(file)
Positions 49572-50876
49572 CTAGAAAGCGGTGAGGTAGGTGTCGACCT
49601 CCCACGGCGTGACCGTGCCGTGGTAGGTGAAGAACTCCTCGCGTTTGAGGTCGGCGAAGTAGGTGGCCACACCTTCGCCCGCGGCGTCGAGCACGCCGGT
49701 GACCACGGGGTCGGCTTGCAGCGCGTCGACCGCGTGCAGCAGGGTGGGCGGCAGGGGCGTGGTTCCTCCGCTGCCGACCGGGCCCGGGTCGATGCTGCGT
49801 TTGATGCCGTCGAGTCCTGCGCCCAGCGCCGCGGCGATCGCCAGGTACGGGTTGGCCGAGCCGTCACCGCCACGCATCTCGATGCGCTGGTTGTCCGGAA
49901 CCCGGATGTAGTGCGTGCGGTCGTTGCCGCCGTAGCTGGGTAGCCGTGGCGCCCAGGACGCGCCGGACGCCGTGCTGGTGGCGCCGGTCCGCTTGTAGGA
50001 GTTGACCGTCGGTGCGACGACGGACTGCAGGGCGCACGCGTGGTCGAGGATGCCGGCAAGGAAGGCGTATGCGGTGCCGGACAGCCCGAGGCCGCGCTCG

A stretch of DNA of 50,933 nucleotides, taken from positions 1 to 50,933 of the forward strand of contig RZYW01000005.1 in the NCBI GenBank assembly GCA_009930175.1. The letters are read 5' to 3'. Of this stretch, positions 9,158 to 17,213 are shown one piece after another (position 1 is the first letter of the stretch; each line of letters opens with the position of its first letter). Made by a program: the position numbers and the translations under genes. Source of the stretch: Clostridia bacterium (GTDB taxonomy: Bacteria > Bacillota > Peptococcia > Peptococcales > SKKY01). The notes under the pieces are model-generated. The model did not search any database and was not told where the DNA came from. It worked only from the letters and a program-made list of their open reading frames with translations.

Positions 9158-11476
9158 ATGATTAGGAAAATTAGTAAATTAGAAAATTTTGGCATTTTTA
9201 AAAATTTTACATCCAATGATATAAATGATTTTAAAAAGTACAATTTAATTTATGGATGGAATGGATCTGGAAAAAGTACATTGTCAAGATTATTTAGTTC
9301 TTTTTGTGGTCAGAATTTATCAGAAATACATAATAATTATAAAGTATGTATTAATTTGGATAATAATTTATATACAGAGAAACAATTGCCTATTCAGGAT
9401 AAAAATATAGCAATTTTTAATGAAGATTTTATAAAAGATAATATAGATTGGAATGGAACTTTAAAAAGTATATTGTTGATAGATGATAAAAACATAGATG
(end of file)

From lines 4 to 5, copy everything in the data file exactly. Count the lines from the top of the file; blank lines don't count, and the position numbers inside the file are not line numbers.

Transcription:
49701 GACCACGGGGTCGGCTTGCAGCGCGTCGACCGCGTGCAGCAGGGTGGGCGGCAGGGGCGTGGTTCCTCCGCTGCCGACCGGGCCCGGGTCGATGCTGCGT
49801 TTGATGCCGTCGAGTCCTGCGCCCAGCGCCGCGGCGATCGCCAGGTACGGGTTGGCCGAGCCGTCACCGCCACGCATCTCGATGCGCTGGTTGTCCGGAA